Michelle Dockery as Lady Mary Crawley in Downton Abbey
TVInside Downton Abbey series 5
Life and Style
The term 'normcore' was given the oxygen of publicity by New York magazine during the autumn/winter shows in Paris in February
fashionWhen is a trend a non-trend? When it's Normcore, since you ask
Latest stories from i100
Have you tried new the Independent Digital Edition apps?
Independent Dating
and  

By clicking 'Search' you
are agreeing to our
Terms of Use.

ES Rentals

    iJobs Job Widget
    iJobs General

    Marketing Manager - Leicestershire - £35,000

    £30000 - £35000 per annum: Ashdown Group: Marketing Manager (CIM, B2B, MS Offi...

    Marketing Executive (B2B and B2C) - Rugby, Warwickshire

    £22000 - £25000 per annum: Ashdown Group: A highly successful organisation wit...

    SEN Coordinator + Teacher (SENCO)

    £1 per day: Randstad Education Leeds: Job Purpose To work closely with the he...

    Research Manager - Quantitative/Qualitative

    £32000 - £42000 Per Annum: Clearwater People Solutions Ltd: Our client is curr...

    Day In a Page

    Scottish referendum: The Yes vote was the love that dared speak its name, but it was not to be

    Despite the result, this is the end of the status quo

    Boyd Tonkin on the fall-out from the Scottish referendum
    Manolo Blahnik: The high priest of heels talks flats, Englishness, and why he loves Mary Beard

    Manolo Blahnik: Flats, Englishness, and Mary Beard

    The shoe designer who has been dubbed 'the patron saint of the stiletto'
    The Beatles biographer reveals exclusive original manuscripts of some of the best pop songs ever written

    Scrambled eggs and LSD

    Behind The Beatles' lyrics - thanks to Hunter Davis's original manuscript copies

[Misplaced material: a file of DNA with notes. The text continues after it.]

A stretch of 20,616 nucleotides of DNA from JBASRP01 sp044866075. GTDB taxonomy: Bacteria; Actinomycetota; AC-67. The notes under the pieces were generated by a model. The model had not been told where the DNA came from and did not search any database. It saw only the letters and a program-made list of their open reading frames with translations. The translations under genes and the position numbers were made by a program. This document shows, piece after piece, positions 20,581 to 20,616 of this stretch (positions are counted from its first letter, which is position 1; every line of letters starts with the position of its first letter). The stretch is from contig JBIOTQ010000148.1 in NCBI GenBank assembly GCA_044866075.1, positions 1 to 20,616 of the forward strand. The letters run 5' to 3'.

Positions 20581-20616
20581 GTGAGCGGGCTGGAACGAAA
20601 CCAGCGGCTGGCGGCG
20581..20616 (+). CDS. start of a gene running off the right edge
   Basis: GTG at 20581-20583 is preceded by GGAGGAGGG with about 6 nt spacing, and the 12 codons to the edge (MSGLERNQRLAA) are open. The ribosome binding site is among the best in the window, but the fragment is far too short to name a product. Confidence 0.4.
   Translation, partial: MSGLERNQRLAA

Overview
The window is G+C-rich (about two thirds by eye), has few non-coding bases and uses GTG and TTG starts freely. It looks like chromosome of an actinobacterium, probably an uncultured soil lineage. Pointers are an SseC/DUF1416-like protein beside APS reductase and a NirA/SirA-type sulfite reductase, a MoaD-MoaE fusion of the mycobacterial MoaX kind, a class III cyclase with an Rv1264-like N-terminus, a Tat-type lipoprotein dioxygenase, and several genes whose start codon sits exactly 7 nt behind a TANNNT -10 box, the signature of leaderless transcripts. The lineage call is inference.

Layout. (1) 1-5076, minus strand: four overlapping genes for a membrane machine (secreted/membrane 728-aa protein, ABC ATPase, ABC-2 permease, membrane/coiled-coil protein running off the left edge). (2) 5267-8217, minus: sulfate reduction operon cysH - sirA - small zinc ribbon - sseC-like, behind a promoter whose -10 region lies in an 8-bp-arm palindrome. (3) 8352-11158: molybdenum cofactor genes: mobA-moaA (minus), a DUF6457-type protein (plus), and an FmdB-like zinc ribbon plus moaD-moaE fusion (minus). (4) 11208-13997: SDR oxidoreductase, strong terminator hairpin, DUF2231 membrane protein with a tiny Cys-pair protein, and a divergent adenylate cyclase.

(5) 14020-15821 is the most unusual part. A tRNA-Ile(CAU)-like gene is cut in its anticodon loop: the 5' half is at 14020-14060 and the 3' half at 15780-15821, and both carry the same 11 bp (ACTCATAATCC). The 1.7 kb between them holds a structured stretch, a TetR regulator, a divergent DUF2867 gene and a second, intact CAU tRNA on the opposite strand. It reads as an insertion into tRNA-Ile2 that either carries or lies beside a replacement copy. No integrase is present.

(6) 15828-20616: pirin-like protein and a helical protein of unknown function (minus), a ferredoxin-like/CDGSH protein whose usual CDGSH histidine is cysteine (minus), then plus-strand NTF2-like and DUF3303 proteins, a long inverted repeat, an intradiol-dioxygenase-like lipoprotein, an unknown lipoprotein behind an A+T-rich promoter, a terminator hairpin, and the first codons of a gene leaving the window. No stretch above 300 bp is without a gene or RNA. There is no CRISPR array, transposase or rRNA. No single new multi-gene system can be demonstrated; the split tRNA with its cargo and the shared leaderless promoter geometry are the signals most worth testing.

'Normcore' fashion: Blending in is the new standing out in latest catwalk non-trend

    'Normcore': Blending in is the new standing out

    Just when fashion was in grave danger of running out of trends, it only went and invented the non-trend. Rebecca Gonsalves investigates
    Dance’s new leading ladies fight back: How female vocalists are now writing their own hits

    New leading ladies of dance fight back

    How female vocalists are now writing their own hits
    Mystery of the Ground Zero wedding photo

    A shot in the dark

    Mystery of the wedding photo from Ground Zero
    His life, the universe and everything

    His life, the universe and everything

    New biography sheds light on comic genius of Douglas Adams
    Save us from small screen superheroes

    Save us from small screen superheroes

    Shows like Agents of S.H.I.E.L.D are little more than marketing tools
    Reach for the skies

    Reach for the skies

    From pools to football pitches, rooftop living is looking up
    These are the 12 best hotel spas in the UK

    12 best hotel spas in the UK

    Some hotels go all out on facilities; others stand out for the sheer quality of treatments
    These Iranian-controlled Shia militias used to specialise in killing American soldiers. Now they are fighting Isis, backed up by US airstrikes

    Widespread fear of Isis is producing strange bedfellows

    Iranian-controlled Shia militias that used to kill American soldiers are now fighting Isis, helped by US airstrikes
    Topshop goes part Athena poster, part last spring Prada

    Topshop goes part Athena poster, part last spring Prada

    Shoppers don't come to Topshop for the unique
    How to make a Lego masterpiece

    How to make a Lego masterpiece

    Toy breaks out of the nursery and heads for the gallery
    Meet the ‘Endies’ – city dwellers who are too poor to have fun

    Meet the ‘Endies’ – city dwellers who are too poor to have fun

    Urbanites are cursed with an acronym pointing to Employed but No Disposable Income or Savings
    Paisley’s decision to make peace with IRA enemies might remind the Arabs of Sadat

    Ian Paisley’s decision to make peace with his IRA enemies

    His Save Ulster from Sodomy campaign would surely have been supported by many a Sunni imam